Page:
Robin Scott-Elliot: BBC is badly out of kilter with its endless Scottish stereotyping
View From The Sofa: Six Nations, BBC
Having got up and wolfed down three bowls of salted porridge, fastened my kilt – it saves a fortune in pants if you do it the way god intended – deep fried a stack of confectionery and carefully counted out a stack of pennies to buy the woad necessary to paint my face to terrify any passing Sassenach, it had me choking on my shortbread that the BBC did not mention Bannockburn until, oohh, seven seconds into their build-up to Scotland's Six Nations stramash against the b'stard English.
That may actually be longer than the meeting to decide how best to begin the programme lasted. It was a lazy, blinkered start to an occasion that has more history than most sporting encounters. There is no need to delve outside sport to conjure drama and intensity for a fixture that has been played since long before John Logie Baird decided he needed to find something better to do in the evenings. An attempt to link the 1979 referendum with Bill Beaumont's Grand Slam at Murrayfield a year later was historical gerrymandering to a level that would have shamed a Stalinist.
The Six Nations is an event presented in stereotype, which often those involved are all too happy to play along with. Yes French fans go to games wearing berets and Breton shirts, and the Welsh are jolly good singers. It is part of what a great tournament it is, a winter warmer that is about the occasion as much as the rugby itself, which, especially when Scotland are involved, is often rubbish. But why this tiresome, cliché-draped BBC obsession with the Scots and war?
The build-up to England v Wales is not littered with references to the Battle of Llandeilo, nor England's visit to Dublin peppered by nods to the Easter rising. Both countries have a similarly healthy dislike of those wearing the red rose – in a sporting context, that's the key element; it's about sport. The list could go on because the English have fought with all the countries in the Six Nations, and plenty more beyond.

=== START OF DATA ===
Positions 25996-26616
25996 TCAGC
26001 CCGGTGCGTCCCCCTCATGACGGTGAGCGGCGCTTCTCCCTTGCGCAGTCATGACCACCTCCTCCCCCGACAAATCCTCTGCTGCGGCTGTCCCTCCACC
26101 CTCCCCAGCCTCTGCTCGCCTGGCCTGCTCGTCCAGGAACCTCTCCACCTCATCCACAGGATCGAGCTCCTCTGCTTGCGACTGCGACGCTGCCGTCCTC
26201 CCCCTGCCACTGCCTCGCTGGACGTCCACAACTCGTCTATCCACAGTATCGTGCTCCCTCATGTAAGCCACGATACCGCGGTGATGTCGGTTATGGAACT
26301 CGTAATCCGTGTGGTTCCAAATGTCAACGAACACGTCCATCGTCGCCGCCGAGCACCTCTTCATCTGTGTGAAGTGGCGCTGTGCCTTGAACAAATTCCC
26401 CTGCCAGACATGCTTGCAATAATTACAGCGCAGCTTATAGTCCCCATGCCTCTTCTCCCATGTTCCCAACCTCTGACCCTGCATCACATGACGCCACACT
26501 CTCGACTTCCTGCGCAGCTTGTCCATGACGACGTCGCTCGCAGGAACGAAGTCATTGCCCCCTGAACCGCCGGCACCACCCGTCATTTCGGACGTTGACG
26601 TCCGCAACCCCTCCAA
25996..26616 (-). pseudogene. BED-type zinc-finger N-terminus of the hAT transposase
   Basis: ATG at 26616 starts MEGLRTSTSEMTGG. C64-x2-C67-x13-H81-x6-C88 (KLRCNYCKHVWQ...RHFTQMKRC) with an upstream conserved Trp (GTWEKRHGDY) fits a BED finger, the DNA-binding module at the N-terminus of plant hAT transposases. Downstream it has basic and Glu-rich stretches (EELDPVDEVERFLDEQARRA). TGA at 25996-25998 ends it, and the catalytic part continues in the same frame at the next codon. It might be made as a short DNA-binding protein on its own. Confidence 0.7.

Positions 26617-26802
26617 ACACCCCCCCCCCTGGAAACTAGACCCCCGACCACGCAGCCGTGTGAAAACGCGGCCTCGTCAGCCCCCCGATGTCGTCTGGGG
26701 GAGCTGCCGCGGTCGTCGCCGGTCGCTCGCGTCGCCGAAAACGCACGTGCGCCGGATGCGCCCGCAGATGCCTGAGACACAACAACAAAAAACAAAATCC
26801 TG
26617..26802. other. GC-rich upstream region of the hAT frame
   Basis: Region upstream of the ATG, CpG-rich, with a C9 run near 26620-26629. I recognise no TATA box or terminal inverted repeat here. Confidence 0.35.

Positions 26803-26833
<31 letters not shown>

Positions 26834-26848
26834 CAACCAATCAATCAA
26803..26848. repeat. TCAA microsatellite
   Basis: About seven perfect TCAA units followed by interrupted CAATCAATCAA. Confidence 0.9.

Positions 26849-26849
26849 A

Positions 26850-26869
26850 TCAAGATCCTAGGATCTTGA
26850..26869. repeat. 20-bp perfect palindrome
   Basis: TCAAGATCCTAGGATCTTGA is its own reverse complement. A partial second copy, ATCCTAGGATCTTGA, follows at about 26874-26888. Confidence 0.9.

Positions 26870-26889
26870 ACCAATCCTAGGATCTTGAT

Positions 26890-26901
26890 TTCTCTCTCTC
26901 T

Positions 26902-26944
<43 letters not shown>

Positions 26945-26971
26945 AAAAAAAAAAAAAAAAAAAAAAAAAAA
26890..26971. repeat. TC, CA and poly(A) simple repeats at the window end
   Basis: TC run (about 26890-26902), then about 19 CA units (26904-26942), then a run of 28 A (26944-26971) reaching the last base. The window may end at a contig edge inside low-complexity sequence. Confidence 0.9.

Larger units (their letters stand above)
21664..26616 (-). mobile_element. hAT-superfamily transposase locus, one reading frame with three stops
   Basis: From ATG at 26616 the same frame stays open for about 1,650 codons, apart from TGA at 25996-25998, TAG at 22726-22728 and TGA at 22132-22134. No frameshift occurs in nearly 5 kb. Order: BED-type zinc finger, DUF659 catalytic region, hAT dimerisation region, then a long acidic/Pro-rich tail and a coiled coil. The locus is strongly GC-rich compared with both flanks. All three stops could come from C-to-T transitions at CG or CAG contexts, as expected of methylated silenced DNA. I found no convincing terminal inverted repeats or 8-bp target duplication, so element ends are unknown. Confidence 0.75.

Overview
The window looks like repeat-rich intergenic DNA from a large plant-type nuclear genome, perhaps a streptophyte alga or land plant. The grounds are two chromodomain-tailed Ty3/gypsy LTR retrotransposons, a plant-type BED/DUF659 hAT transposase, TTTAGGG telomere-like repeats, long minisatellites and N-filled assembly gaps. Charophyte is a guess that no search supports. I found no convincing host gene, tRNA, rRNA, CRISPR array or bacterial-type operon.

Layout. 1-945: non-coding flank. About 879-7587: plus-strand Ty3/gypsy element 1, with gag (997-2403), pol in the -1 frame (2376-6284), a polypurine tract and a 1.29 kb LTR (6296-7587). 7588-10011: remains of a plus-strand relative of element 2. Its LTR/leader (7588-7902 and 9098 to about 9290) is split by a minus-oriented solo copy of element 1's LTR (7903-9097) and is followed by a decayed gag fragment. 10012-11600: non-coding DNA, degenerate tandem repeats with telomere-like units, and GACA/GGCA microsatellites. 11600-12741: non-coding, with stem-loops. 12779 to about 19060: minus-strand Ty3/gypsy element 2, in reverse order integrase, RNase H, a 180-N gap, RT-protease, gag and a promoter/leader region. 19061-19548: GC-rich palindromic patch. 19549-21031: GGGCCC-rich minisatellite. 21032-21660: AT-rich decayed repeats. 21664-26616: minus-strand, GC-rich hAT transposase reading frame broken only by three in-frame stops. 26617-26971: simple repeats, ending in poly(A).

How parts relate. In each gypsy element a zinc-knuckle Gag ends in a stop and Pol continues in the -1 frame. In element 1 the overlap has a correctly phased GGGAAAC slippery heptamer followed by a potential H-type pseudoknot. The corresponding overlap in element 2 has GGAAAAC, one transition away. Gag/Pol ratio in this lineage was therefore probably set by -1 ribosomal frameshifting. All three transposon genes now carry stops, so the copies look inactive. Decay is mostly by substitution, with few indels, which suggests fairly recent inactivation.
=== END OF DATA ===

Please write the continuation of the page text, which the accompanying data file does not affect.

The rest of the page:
That apart, he says smoothing the hairy sporran back into place and checking the tam o'shanter is set at a jaunty enough angle to catch the ladies' eyes at the kirk, the BBC does the Six Nations pretty well even if it sometimes resembles a former players' benevolence society. There was an expert in every nook and cranny of the Stade de France and Murrayfield, but they know their stuff and know how to say it, a skill not always apparent among players turned pundits.
The commentary is well judged. Eddie Butler is impossible to dislike and has a deliciously melodious voice befitting, to throw myself into the spirit of the occasion, a people who cannot resist singing a hymn about mining while preparing posh cheese on toast. Andrew Cotter too has a warming voice and rhythm and welcome resistance to hyperbole. And then there's Brian Moore. Moore tends to begin the tournament on best behaviour as if he's come straight from the director-general's office with a stern warning not to upset people. Expect him to be into his enjoyably forthright stride – a furious verbal version of the Ministry of Silly Walks – in the coming weeks. His main irritation on Saturday was the haplessness of the Scots whenever the English tryline came into sight. He should try being Scottish.
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